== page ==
Comparative production figures
Traditional construction (manual) adobe: adobe 300-500 / day
Construction of semi-mechanized adobes: 1.500-3.000 adobes per day
Mechanized construction of adobe: adobe 3,000 + / day
Adobe “High Technology”
“While the right combination of mud and clay remains unchanged, in this type of mud is added a new component: emulsified asphalt. This emulsion is a byproduct of petroleum which is commonly used in road construction. When mixed with water, mud and clay, depending on the ratio, you get a brick of adobe waterproof (semi-stabilized) or completely waterproofed (fully stabilized). The addition of emulsified asphalt is not accepted by all, since the outer wall of mud will be covered with a plaster (plaster). When the wall is an interior garden courtyard or their use is justified. The “purists” are not comfortable with the idea of adding oil to a product which, in itself offers a natural beauty to the building. Any asphalt gasification is another cause for concern. All construction materials used in a release gases that are found to be harmful, and some of them carcinogenic. We are not aware of the issue has been investigated the gasification of bitumen emulsion in some detail, especially its possible effects in the long term. ”
Pumice with Adobe to build shelters in the mountains of Colorado
This technology, experienced by William Porter and his non-profit company “Sangre de Cristo Adobe Solar Works uses a mobile unit for transportation of construction materials pumice (” scum “) very light, reddish color, texture, full of coral hollows and ridges that promote adherence to the mud of low cost and non-expansive when wetted. Once on the site, you are mixed with clay in a ratio of five parts of slag pumice for a part of local clay and 4% by weight of asphalt emulsion which results in a block maneuverable and lightweight, providing While a good balance of the isolation mass.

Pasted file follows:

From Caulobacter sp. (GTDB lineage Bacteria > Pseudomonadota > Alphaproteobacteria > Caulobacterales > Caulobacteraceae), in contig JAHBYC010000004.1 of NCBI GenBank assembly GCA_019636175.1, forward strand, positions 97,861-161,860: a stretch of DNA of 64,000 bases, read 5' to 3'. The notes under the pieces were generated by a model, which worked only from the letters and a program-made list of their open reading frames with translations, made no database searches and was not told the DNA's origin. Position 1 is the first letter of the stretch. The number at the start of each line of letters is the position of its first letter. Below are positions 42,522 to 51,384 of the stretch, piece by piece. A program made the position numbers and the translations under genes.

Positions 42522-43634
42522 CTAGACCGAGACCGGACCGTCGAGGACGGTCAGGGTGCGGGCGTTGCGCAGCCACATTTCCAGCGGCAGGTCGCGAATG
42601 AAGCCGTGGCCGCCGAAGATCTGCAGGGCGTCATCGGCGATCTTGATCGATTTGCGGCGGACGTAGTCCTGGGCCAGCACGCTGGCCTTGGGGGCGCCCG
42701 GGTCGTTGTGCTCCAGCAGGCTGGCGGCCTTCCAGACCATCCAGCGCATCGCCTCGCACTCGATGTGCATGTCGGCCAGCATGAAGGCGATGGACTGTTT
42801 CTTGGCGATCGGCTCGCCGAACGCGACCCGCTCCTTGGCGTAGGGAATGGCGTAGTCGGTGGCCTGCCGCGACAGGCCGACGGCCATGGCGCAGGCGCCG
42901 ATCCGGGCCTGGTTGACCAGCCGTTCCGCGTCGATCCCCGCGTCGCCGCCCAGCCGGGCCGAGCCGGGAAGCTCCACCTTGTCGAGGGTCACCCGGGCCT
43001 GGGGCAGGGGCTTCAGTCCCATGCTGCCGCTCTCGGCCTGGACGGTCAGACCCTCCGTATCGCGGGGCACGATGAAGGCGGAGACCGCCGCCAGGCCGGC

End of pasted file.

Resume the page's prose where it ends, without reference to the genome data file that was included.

Building with wood chips and clay lightweight filler
One of the latest innovations in the development of modern German technology building with mud is the use of wood chips amalgamated with clay and used as lightweight insulation in external walls and internal. Since its emergence in the construction market in the early nineties, the contractors have been able to offer a piece of clay filler, monolithic, natural and healthy. The slippage of material used is comparable to the systems of mud and straw, but much shorter production time, easier to construct and less time for drying and curing. Additionally, it is more efficient, and less emphasis on the involvement of human resource.
The mixing ratio is 3-4 buckets of chips for every bucket of mud light depending on the strength / weight required, the quality of the clay and the size of chips used. This combination is amalgamated into the mixer for one minute until all chips that have been coated with a layer of mud and, upon completion, is already ready to be cast in the formaletas forming the mold wall. Then empty the mixture processed to verify the absence of empty spaces.